Rev. Arthur A. Curme has led a life of great activity in the social realm, as in business and religion. It seems well nigh impossible for one person to achieve so much. In Woodward Lodge, No. 212, I. O. O. F., where he ranks as past grand, he has been one of the most energetic members, being one of the founders of that body and representing it at the grand lodge of Indiana for several years. He was a member of the building committee during the erection of the fine Odd Fellows temple, at the corner of Main and Eighth streets, dedicated to the use of that order, in Richmond. He is a member of the board of control of the lodge, and since its organization, thirty-seven years ago, has held the office either of secretary or president. He was made a member of the Knights of Pythias order on the evening of August 26, 1870, at a special meeting called for that purpose by Coeur de Lion Lodge, No. 8, of Richmond. At that meeting seven members were present where now the membership numbers two hundred. From July 1, 1872, to December, 1882, he served as trustee, and was elected as trustee, and was elected chancellor commander in December, 1870. He entered the grand lodge in 1874 and at once took a prominent part in the proceedings of that august assemblage, attending every session since that time. At the first session he was appointed grand inner guard, and elected to the office of grand prelate, the first man to receive that office, and he held it two terms. At the semi-annual session in 1875 Mr. Curme made a motion to hold the next regular session of the grand lodge in Richmond, and after a warm opposition his motion was carried, by a small majority, much to the pleasure of the home lodge. This was the only time a session of this grand body was ever held outside of Indianapolis. The delegates were entertained in a royal manner and received a lasting impression of the hospitality of their hosts at Richmond. They elected Mr. Curme grand master of the exchequer, and the following year he was re-elected, while a year later he became grand vice chancellor. At the annual session held in 1879 he became the executive head of the order in Indiana, and his administration was attended with awakened interest among the lodges, many new members being added and new lodges organized. In 1883 he was still further honored by being elected supreme representative to the supreme lodge of the world. Knights of Pythias, for four years, an office he filled with credit to himself and the entire satisfaction of the grand lodge of Indiana. His success has been almost phenomenal, and is due to his habits of application and perseverance which have characterized all his operations in life. He still takes an active interest in all the workings of the lodge and finds many ways to advance its interests.
He has been a member of the board of the five Richmond building associations, and president of each of them. For seventeen consecutive years he represented the fifth ward in the city council. He also served on the board of public improvements and on other important committees. He has been closely identified with all the public improvements that have been made in Richmond, and was a most acceptable secretary to the board of trade for the term of one year.
On October 26, 1856, Mr. Curme was united in marriage with Miss Elizabeth ]. Nicholas, of Cincinnati, Ohio, and the daughter of the Rev. William Nicholas. They have eight exceptionally bright children, who have received their watchful and loving care. They are: Professor George O., a graduate of the Richmond high school, of De Pauw University at Greencastle, and of Michigan University at Ann Arbor, and a post-graduate of a course at Berlin, Germany. He taught two years in Jennings Seminary at Aurora, Illinois; two years at the State University of Washington at Seattle, where he was professor of Latin, Greek and German; eleven years in Cornell College at Mount Vernon, Iowa, teaching German and French; and in 1895 he accepted a chair in the Northwestern University at Evanston, Illinois, where he is professor of German. He is an educator of ability and a successful writer, being the author of a number of well known books. He was selected to read an inscription on the Runic stone discovered in Minnesota in 1898, after all others had failed. He is also a speaker of some pretension, having delivered several well received lectures upon educational and scientific subjects.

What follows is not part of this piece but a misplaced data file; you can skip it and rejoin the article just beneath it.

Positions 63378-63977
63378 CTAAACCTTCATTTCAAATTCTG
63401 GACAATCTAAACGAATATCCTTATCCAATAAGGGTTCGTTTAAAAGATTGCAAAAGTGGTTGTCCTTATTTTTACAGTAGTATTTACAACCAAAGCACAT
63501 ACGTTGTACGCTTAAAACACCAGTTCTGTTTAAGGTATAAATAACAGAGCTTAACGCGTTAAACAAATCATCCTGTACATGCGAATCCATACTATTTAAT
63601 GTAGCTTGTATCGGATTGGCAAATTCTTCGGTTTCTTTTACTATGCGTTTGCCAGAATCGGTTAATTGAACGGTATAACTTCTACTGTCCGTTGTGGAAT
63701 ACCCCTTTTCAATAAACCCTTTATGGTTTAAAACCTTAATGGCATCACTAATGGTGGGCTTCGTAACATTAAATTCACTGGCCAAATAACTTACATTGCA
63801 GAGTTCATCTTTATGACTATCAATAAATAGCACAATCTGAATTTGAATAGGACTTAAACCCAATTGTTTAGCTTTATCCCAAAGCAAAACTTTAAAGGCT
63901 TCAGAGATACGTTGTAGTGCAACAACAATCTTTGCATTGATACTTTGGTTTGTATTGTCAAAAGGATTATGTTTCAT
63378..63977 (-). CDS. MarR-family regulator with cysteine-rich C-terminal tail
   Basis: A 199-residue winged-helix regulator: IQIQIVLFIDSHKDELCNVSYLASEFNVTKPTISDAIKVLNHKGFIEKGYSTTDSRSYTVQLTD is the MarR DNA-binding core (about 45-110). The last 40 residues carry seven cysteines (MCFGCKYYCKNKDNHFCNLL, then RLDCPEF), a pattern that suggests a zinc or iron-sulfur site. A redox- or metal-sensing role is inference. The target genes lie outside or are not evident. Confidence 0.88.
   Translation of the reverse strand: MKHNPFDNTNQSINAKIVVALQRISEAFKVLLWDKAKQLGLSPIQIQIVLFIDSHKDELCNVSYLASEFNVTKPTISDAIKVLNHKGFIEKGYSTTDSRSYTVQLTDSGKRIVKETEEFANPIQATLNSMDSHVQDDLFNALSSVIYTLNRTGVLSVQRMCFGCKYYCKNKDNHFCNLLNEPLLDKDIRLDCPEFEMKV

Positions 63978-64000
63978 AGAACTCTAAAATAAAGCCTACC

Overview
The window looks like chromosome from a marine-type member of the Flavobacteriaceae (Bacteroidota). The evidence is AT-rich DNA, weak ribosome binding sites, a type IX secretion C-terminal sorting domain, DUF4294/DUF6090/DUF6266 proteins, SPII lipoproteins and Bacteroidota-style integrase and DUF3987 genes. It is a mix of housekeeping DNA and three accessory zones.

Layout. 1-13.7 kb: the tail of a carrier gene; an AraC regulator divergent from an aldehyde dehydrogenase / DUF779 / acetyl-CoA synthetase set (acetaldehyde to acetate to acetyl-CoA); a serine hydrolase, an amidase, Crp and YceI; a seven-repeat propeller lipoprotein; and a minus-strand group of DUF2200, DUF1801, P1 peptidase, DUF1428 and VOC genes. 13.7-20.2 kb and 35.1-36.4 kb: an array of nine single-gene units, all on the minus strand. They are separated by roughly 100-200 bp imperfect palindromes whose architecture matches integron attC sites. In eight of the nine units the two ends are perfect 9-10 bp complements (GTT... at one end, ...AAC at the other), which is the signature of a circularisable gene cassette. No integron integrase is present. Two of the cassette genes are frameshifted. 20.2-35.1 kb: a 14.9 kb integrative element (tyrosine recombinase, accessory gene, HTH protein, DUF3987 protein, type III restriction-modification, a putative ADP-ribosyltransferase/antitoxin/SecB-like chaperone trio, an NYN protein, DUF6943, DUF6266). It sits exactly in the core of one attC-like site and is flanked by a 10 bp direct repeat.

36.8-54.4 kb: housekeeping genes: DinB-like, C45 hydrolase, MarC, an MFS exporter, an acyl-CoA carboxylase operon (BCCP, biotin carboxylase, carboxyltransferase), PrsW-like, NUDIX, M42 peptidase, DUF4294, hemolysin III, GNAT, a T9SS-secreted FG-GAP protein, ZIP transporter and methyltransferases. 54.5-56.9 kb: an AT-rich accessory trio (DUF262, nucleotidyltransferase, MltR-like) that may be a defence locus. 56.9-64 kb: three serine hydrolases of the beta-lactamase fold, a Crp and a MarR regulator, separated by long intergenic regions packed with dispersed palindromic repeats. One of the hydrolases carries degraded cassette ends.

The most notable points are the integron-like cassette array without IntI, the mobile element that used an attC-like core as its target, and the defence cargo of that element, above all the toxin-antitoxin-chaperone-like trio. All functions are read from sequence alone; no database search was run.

The second child, Nellie, married Rev. Frank H. Parris, a clergyman of the Methodist Episcopal church. She was a graduate of Jennings Seminary, a lady of many excellent attainments and an earnest church and Sunday school worker, especially interested in the Epworth League. Her husband died in 1893, and she departed this life in 1895, at the age of twenty-seven years. Jennie, a child of much promise, died in her eleventh year. Rosa M. is the wife of David A. Thomas, of this city. Arthur A., Jr., received his education in the Richmond high school and his professional education in the Cincinnati Law School, and was admitted to the bar in Wayne county, Indiana, and at Dighton, Kansas. He is the official stenographer of the Wayne county, Indiana, circuit court, and is recognized as one of the best stenographers in the United States. Lula is a graduate of the Wesleyan Female College at Cincinnati, and of Cornell College, at Mount Vernon, Iowa. She taught in Jennings Seminary, at Aurora, Illinois, and in Taylor University, at Upland, Indiana, and is now the wife of Rev. B. H. Brentnall, pastor of the Methodist church at Preston, Iowa. Maggie is a graduate of Jennings Seminary and the wife of Professor W. A. Wirtz, professor of German and French at Parson College, at Fairfield, Iowa. Bessie, after attending Jennings Seminary and Taylor University, has been a student at the Cincinnati Conservatory of Music, where she will graduate this year, 1899. On the 22d of February, this year, she was married to Percy H. Gray, of that city.
Biographical and Genealogical History of Wayne, Fayette, Union and Franklin Counties, Indiana, Volume 1, The Lewis Publishing Company, Chicago, 1899